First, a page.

Jurors in Brunswick, Georgia will begin their deliberations in the Ahmaud Arbery murder trial today, though the prosecution is getting one last round of rebuttal argument on Tuesday morning before the jury receives its instructions and starts its debate.
Since the media has been so helpful in demonstrating that just reading or watching the news coverage of a trial doesn’t mean you’re getting an accurate story, I can’t give you my expert opinion about whether or not the state proved beyond reasonable doubt that Travis and Gregory McMichael and William “Roddy” Bryan are guilty of murdering Ahmaud Arbery after pursuing him through their Santilla Shores neighborhood one day last February. But after watching the closing arguments on Monday, I can say that I wouldn’t be shocked if at least one of the defendants is acquitted of the most serious charges.
Kevin Gough, the attorney representing Bryan, has generated a lot of headlines over the course of the trial for repeatedly objecting to the presence of Black pastors and activists in the courtroom, which he argues is prejudicial to the mostly White jury. I haven’t found that argument persuasive, but his presentation to the jury on Monday afternoon did give them quite a few things to chew over.
Gough basically took an everything-but-the-kitchen-sink approach to his defense of Bryan. The man wasn’t chasing down Ahmaud Arbery that day, but if he was he broke off contact before Arbery was shot so he wasn’t a party to the crime. Bryan was actually there because of the grace of God that day, and if it weren’t for him we wouldn’t have any direct video evidence of the moment Travis McMichael shot Arbery as the man appeared to reach for the gun, of the moments afterwards when Arbery tries to punch McMichael, only to be shot again.
There were a number of arguments made by Gough, but the one that I found most persuasive was in essence this: Bryan had no idea that the McMichaels were armed that day. He simply saw Arbery run past his home with the McMichaels chasing after him, and he grabbed his phone and got in his truck and followed along. At some points Bryan tried to block Arbery’s path, but he wasn’t in communication with the McMichaels when he was doing so. At one point he lost contact with Arbery and the McMichaels, and was (in Gough’s account) driving back home when he came up on Arbery and the McMichaels. At that point, Travis McMichael was out of the truck, but Bryan (again, according to Gough) was too far away to see that he had a shotgun, or that Greg McMichael had a gun. And since he was too far away to see that they were armed, he was certainly too far away to do anything to stop Arbery from being shot.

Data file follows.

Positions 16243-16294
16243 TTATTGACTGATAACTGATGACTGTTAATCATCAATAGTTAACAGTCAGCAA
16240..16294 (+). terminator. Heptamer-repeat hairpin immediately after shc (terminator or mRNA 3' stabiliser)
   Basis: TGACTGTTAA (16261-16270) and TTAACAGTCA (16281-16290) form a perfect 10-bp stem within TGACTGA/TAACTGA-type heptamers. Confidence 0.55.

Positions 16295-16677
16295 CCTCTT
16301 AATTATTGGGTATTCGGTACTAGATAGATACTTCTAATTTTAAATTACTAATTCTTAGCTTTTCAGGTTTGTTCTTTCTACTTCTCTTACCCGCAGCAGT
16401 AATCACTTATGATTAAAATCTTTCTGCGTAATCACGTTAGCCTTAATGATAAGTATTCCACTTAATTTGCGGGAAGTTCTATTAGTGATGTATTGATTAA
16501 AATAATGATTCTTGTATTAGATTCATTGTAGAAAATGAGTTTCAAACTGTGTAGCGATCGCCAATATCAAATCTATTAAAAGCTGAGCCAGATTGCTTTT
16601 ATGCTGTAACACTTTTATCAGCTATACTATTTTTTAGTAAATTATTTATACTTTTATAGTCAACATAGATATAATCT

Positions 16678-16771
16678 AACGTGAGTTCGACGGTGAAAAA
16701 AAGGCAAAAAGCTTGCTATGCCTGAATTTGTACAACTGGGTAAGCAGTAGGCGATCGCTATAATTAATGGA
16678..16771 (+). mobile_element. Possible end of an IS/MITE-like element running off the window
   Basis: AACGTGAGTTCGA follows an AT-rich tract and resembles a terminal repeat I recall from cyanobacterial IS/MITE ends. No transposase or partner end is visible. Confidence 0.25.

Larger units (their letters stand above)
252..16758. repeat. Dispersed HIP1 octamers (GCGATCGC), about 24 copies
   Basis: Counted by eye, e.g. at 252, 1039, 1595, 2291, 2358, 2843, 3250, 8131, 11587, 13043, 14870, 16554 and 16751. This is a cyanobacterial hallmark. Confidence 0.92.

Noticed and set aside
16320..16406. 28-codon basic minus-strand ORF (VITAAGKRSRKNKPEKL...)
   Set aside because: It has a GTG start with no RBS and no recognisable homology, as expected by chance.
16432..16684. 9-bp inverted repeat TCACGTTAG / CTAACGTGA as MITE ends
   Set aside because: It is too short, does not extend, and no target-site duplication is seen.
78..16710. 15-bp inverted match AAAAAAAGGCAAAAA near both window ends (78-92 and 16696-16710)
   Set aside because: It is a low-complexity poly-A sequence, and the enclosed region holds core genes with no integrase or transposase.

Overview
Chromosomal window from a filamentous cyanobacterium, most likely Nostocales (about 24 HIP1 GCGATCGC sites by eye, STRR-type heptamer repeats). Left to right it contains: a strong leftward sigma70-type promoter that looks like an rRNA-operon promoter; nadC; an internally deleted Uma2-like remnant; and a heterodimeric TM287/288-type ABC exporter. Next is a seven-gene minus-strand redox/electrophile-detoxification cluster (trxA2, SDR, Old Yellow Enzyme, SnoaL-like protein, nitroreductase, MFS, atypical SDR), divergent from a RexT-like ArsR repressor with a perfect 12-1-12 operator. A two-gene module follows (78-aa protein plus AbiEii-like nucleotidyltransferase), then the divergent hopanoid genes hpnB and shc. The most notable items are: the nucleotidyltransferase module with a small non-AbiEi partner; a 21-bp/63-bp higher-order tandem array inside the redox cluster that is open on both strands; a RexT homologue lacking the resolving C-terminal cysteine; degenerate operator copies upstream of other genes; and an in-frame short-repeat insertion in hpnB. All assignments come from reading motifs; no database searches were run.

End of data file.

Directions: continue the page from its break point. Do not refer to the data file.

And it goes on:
It’s not a perfect argument, but it doesn’t have to be. It just has to provide jurors with reasonable doubt, and given that prosecutors have not submitted evidence showing Bryan was armed and he was apparently not in communication with his co-defendants (at least I’ve been able to find no evidence that he was), I could see a jury finding reasonable doubt on the murder charges while still finding him guilty of false imprisonment for trying to block Arbery’s path.
As for the Travis and Gregory McMichael, I know I said I couldn’t give you my expert testimony, so let me give you my non-expert opinion based on the coverage I’ve read/seen and the limited amount of trial testimony I’ve been able to watch. I started the trial with the opinion that the McMichaels weren’t acting in self-defense because they were the initial aggressors, and while I was more than willing to keep an open mind based on the evidence, I just haven’t seen anything to convince me otherwise. Quite the opposite.
Even starting from a presumption of innocence, the state adequately demonstrated to me that the McMichaels had no cause to initiate a citizens arrest under the circumstances that existed that day. Without that justifiable cause all of the actions that took place after they began their pursuit were unlawful. They didn’t have to chase Ahmaud Arbery. They didn’t have to try to block his path. Travis McMichael didn’t need to step out of his truck with his shotgun. And without legal justification for doing so, these actions weren’t just bad ideas brought to life. They were crimes.
So when Arbery pivoted to charge Travis McMichael (which is what looks to me like what happened based on Bryan’s video shot from his phone), he was the one acting in self-defense. I have no doubt that Travis McMichael was in fear for his life when Arbery turned and began to rush towards him. But Travis McMichael was the one who’d been chasing after Arbery for the past five minutes. He was the one behind the wheel of a truck, or at least he was until he blocked Arbery’s path and stepped outside with his shotgun.